Klatzow also hit out at the state’s forensic laboratories, saying it could still take two years to get a blood sample back, and up to eight years for toxicology results.

“If you have a spouse to knock off, now’s the time to do it,” he said. “And do it with poison.”

But not everyone agrees that the picture is as negative as Klatzow makes out.

“I reckon that there are issues, but I like to be constructive,” Vanessa Lynch, the founder of South Africa’s DNA Project, told the Daily Maverick on Wednesday. She points out that when it comes to old cases, police could only rely on the forensic evidence available at the time.

“In the past, hair shaft analysis was considered to be cutting edge,” Lynch says. “It’s subsequently been recognised that it’s an inexact science. As we’re exposed to more and more forensic processes, we are able to get closer to the truth.”

Lynch acknowledged that substantial challenges remain, but she maintains that forensic evidence – and particularly DNA – is one of the firmest forms of criminal evidence in existence (as opposed to, say, eye-witness testimony). While the Pistorius case was dominating headlines, the DNA Project attempted to use it as a way of educating the public about the need to keep crime scenes undisturbed. “When you don’t disturb a crime scene, forensic evidence has the power to determine exactly what happened,” the DNA Project’s website instructed.

One of the DNA Project’s major initiatives over the past years has been to campaign for the establishment of a database of DNA to be used by police in the investigation of crimes. They succeeded: in January this year the DNA Act was passed. When fully implemented, it will require police to take DNA samples from criminal suspects arrested for serious offences, as well as parolees and convicted offenders. These will be entered into a database and DNA collected from crime scenes will then be compared.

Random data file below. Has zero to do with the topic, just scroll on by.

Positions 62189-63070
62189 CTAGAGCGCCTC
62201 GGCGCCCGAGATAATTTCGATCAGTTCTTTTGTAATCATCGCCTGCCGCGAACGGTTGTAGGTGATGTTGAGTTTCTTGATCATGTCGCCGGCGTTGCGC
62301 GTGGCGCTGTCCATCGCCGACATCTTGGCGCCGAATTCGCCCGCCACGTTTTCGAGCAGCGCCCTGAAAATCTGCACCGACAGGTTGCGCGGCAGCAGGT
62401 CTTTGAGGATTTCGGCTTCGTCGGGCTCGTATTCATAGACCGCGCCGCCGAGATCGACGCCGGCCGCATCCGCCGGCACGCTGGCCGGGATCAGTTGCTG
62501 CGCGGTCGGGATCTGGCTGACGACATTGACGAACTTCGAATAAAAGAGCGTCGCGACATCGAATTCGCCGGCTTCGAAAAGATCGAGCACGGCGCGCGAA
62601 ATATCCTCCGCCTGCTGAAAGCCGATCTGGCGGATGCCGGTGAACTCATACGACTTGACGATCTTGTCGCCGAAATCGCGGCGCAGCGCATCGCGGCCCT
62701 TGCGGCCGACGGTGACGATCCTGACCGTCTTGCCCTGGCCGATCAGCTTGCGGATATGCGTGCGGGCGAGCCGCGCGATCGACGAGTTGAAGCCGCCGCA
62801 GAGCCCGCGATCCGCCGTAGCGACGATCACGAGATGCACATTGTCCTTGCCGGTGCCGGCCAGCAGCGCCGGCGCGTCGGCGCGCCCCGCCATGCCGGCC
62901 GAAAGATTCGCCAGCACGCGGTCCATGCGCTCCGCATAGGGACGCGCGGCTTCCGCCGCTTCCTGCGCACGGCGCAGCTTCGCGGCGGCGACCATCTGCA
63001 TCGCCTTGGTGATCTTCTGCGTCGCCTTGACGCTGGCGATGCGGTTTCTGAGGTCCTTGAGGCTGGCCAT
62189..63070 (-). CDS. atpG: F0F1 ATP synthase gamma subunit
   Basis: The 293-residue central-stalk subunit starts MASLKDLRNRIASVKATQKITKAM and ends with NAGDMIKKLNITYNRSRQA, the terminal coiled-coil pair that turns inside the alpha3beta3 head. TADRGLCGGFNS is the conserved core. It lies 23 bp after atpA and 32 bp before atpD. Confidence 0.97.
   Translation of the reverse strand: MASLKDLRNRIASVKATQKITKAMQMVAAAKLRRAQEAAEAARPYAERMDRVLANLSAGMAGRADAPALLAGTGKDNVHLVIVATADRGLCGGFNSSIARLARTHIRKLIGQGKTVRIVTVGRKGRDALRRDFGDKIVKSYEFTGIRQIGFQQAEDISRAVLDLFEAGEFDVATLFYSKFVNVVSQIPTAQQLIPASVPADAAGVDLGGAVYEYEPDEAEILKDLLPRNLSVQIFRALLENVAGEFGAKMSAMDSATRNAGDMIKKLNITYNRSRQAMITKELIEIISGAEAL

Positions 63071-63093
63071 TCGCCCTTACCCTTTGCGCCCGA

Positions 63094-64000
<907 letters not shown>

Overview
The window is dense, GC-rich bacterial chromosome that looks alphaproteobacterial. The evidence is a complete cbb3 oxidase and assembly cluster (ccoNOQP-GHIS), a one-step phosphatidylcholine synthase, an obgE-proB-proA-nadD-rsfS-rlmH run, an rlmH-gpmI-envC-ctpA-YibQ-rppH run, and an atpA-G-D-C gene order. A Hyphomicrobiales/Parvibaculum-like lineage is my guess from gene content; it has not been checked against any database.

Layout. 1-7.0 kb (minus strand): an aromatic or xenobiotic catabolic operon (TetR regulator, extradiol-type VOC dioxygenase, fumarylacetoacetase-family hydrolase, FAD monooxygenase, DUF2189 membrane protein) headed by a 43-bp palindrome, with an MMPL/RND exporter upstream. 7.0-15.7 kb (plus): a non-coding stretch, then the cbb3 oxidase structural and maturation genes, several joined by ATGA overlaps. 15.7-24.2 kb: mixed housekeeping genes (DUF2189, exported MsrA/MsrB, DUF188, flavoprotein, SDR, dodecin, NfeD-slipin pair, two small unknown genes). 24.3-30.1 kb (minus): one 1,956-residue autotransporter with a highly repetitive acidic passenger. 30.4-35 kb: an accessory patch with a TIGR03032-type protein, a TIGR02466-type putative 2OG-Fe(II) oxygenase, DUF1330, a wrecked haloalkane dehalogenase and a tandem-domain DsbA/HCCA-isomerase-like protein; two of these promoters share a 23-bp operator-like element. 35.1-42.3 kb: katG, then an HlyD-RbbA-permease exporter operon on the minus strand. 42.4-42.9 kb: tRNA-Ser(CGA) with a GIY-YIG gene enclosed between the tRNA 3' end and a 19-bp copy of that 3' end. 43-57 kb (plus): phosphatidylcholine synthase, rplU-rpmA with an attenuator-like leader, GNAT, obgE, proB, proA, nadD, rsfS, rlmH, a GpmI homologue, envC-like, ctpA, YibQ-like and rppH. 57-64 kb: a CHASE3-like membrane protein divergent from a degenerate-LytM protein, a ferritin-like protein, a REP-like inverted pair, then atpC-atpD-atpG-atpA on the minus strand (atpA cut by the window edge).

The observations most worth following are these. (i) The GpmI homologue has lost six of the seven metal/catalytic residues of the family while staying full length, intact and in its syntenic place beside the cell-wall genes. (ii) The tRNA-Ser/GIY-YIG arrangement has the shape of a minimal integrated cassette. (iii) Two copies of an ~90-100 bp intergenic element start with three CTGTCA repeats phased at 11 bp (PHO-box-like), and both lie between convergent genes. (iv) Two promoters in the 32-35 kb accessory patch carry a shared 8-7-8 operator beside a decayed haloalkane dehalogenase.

When the act was promulgated, skepticism was expressed as to whether it will ever be effectively implemented – including from Klatzow. Lynch says there have been delays, but “things are moving in the right direction”.

Police still need to be trained to take DNA swabs, and the members of the National Forensics Oversight and Ethics Board appointed. This latter step is crucial, she says, because its members will be ensuring that the act is not a “paper tiger”. But applications for board membership closed in March, and its members have still not been announced.

“Despite that, there’s still movement,” Lynch says. She says the Cape Town forensics lab has set up the necessary systems already to be able to process DNA samples when they start arriving. “The back-end stuff is happening.”

Lynch has a parting shot for critics of South Africa’s forensic work. “At least we have a forensic infrastructure,” she says. “It may require tweaking, but that’s a helluva lot more than some places.” DM

How SAPS forensic teams examine a crime scene

Monday, June 23rd, 2014

Evidence collected and analysed at the scene of a crime can make or break a case.

To help understand the important roles of the various SAPS personnel, the following adaptation of an article first published online on the 12th March 2014, by Petro-Anne Vlok & Christiaan Boonzaier, looks at how the forensic teams go about their work when processing a crime scene.

SAPS officer taping off a crime scene.

1. First member

  • When called out to a possible murder, the first police officer on the scene, called the first member, assesses if the victim is still alive. If so, the chief priority is to preserve life.